- Singapore was one of the earliest outside China to report cases of COVID-19.
- "The Singapore economy is very open and connected. We're a very major business and financial hub, closely integrated with the global economy so this is a serious crisis," said Heng Swee Keat, the country's deputy prime minister and finance minister.
- Singapore's GDP contracted by 2.2% year-over-year — the deepest the country has recorded since the first quarter of 2009 during the global financial crisis.
Singapore is a "very open" economy and must prepare for the worst from the coronavirus outbreak that's threatening global public health-care systems, financial markets and economies around the world, said the country's Deputy Prime Minister Heng Swee Keat.
"The Singapore economy is very open and connected. We're a very major business and financial hub, closely integrated with the global economy so this is a serious crisis," Heng, who's also Singapore's finance minister, told CNBC's "Squawk Box Asia" on Monday.
"It is a crisis on three fronts: The public heath-care front, the financial front and the economic front. And these are interacting in unpredictable ways," he added.
The Southeast Asian country was one of the earliest outside China to report cases of the disease, which has been named COVID-19. Last week, it became one of the first globally to release data on first-quarter economic performance, providing a glimpse of how the virus — which has spread to over 200 countries and territories — could hit the global economy.
Singapore's gross domestic product contracted by 2.2% year-over-year and 10.6% quarter-over-quarter in the first three months of 2020, according to official preliminary estimates. The year-over-year contraction was the deepest the country has recorded since the first quarter of 2009 during the global financial crisis.
Heng said in a speech last week that Singapore will likely experience its "worst economic contraction since independence" after official GDP forecasts for this year was downgraded from an annual change of between -0.5% and 1.5% to between -4.0% and -1.0%.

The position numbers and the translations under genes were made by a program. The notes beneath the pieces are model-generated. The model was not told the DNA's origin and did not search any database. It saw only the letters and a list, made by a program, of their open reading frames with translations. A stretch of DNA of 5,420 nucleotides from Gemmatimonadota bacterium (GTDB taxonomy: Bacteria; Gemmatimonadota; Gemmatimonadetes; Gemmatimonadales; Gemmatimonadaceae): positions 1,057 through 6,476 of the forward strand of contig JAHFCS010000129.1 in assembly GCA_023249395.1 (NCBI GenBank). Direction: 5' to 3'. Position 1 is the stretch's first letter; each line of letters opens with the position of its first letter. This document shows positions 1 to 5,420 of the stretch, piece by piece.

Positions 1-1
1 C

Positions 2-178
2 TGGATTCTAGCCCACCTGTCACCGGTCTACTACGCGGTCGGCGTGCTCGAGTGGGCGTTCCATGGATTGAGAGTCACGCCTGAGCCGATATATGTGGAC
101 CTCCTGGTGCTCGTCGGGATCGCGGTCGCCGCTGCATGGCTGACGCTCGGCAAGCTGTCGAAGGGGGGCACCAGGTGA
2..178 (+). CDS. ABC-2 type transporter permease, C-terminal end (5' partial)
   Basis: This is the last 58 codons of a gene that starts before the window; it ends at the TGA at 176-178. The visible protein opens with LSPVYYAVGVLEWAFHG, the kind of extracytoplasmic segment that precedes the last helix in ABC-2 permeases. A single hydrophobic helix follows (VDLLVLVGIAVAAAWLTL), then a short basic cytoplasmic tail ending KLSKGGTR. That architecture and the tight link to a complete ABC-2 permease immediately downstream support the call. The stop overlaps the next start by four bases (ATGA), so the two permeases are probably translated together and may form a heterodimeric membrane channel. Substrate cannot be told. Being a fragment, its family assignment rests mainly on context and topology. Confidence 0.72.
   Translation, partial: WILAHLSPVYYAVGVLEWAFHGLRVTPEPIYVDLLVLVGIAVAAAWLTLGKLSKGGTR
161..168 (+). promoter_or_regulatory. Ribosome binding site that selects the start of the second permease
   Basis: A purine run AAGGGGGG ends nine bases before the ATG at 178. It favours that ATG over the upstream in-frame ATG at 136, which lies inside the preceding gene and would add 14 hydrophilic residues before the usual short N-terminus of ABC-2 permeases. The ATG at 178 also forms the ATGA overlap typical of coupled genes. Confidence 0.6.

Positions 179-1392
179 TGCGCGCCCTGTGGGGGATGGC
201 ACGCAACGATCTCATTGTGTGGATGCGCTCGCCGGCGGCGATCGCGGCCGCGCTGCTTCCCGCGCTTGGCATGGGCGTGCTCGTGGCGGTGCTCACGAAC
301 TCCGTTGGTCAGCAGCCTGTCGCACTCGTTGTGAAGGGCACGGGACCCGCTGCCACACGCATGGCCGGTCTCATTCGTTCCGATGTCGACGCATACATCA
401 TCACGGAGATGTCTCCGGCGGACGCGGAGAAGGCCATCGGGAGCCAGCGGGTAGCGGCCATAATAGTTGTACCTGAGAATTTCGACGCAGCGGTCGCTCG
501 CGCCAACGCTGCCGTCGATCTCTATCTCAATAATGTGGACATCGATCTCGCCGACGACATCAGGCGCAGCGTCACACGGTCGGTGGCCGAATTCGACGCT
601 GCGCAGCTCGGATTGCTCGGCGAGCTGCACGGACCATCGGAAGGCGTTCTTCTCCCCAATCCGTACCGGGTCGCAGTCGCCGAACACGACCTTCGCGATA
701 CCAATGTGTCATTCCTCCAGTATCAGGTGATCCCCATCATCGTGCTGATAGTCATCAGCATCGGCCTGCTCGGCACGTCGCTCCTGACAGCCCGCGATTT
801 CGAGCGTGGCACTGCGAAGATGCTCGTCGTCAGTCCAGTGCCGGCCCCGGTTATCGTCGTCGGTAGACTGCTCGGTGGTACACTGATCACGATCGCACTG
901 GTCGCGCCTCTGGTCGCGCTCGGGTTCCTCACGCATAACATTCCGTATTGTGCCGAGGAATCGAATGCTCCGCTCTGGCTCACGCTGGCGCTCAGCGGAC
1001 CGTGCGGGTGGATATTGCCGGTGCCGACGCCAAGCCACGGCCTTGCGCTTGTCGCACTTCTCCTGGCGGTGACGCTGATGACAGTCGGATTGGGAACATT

On Monday, the country's central bank, the Monetary Authority of Singapore, eased policy by setting its Singapore dollar nominal effective exchange rate to a 0% annual appreciation path. The country manages its monetary policy through its exchange rate and the policy band measures the Singapore dollar against a basket of currencies of its major trading partners.
The action by the central bank "is an absolutely correct one," said Heng. But he added that "the firepower" for managing the economic fallout from the coronavirus "has to be fiscal policy."
The Singapore government has set aside around 55 billion Singapore dollars ($38.5 billion) — accounting for around 11% of its GDP — in two stimulus packages to soften the economic blow from the coronavirus outbreak.
Singapore has reported 844 cases of COVID-19, including three deaths, according to the health ministry.
The country's response to the coronavirus spread involves quickly isolating confirmed and possible cases, as well as tracing people they've come in close contact with — efforts that have won praise from experts around the world, including those from the World Health Organization.
As the outbreak grows in more countries, Singapore has taken stricter measures such as closing its borders to visitors and limiting crowd sizes. But the country has stopped short of implementing a complete lockdown, with schools and businesses still open, also those who can work from home are encouraged to do so. More and more restrictive measures at restaurants and public places have also been implemented.
"Between a complete lockdown and a complete free play as if nothing has happened, we've been calibrating between these two extremes very carefully," said Heng. "If we are socially responsible, many of these activities can still continue."